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THE DRAWING BOARD

The Sikh Army under the leadership of Bhindranwale, well anticipated an attack on the community, despite being housed within the premises of the Golden Temple.

An arsenal was created within the Akal Takht and the place began housing everything from daily essential supplies to arms and ammunition. With noble supporters of the cause seated in high places, most shipments were let in without inspection. However, it was that one random check that gave away all plans, when a truck filled with sten guns and ammunition was found. While in reality, there was far more than that. An entire grenade manufacturing facility and fabrication unit for weapons had also been established by the Sikhs to defend themselves.

With support from Major General Shabeg Singh, who was dismissed from the Indian Army, several residences around the vicinity were fortified and weapons using contacts from China and Pakistan were strategically placed along with men to man them in the event of an armed assault on the complex.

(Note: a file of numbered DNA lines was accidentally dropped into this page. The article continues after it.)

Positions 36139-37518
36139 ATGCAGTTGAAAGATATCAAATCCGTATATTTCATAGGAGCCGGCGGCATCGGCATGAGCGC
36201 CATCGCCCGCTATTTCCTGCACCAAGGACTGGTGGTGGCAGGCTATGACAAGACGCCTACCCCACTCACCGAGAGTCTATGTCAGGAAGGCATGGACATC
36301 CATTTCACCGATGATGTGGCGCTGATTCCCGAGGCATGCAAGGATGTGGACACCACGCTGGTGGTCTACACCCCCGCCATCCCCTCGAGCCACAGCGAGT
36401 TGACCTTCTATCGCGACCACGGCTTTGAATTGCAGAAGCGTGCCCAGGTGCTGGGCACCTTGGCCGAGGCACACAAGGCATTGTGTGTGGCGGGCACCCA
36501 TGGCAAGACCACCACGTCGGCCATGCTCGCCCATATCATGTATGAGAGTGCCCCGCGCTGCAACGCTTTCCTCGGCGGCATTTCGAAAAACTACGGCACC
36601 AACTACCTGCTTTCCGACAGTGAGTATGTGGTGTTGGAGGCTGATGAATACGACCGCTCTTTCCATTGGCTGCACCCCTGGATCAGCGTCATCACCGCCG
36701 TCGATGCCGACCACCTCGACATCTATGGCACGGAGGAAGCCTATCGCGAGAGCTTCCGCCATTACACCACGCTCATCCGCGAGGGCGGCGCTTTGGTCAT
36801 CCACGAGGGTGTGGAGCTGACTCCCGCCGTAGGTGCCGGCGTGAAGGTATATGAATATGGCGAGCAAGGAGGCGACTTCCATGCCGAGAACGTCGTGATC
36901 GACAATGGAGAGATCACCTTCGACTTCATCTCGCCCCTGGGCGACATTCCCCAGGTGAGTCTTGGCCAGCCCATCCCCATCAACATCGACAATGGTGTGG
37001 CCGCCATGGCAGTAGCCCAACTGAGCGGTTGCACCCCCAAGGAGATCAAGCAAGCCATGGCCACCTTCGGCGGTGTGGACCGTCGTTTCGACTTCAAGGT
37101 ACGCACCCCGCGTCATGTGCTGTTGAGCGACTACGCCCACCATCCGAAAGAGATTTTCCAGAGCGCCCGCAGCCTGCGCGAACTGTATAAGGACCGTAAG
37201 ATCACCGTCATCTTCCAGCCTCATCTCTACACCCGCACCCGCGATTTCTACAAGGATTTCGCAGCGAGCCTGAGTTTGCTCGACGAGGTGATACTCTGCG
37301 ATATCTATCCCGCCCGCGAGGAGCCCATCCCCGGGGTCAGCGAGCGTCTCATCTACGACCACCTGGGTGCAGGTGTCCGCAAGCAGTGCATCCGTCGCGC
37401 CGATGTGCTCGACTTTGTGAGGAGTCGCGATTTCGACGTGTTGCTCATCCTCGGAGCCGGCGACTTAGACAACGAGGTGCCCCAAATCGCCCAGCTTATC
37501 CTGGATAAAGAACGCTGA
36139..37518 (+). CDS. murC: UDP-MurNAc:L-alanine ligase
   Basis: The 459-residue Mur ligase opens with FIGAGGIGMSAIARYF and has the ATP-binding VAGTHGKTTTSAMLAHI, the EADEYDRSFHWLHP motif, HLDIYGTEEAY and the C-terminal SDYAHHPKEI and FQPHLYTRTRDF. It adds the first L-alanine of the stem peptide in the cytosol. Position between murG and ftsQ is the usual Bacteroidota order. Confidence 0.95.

The Akal Takht was entirely converted into a large reinforced pillbox with weapons pointing in all directions. Every strategically significant building of the temple complex, apart from the Harmandir Sahib had been fortified in a similar manner. All high rise buildings and towers near the temple complex were converted into dedicated strategical units and occupied. Anticipating an attack by the Indian Army at any given point of time, the defenses were created in a manner that could withstand prolonged attacks. Food stocks were also kept ready to serve an entire month.

To ensure their own safety and to let visitors worship in peace, the Sikh fighters had requested an earmarked boundary of 200 yards from the temple. Despite assurances of it not being breached ever, the policemen did enter leading to battle and the death of one policeman. The Sikh fighters despite this, released the other five policemen captured by them after withholding their weapons.

The entire plan was so well thought through that it ideally would have denied any possibility of an invasion by the Indian Army. The buildings being connected by passages was well memorized by the fighters. All amenities, from food to shelter to clothing was made available within the premises for the safety of the fighters. But given that the terms of negotiation were unrealistic and was designed to fail, an attack by the Indian Army was only but imminent. This is despite the fact that the sentiments of millions of Sikhs would be disturbed since this would be a direct action on their holiest place.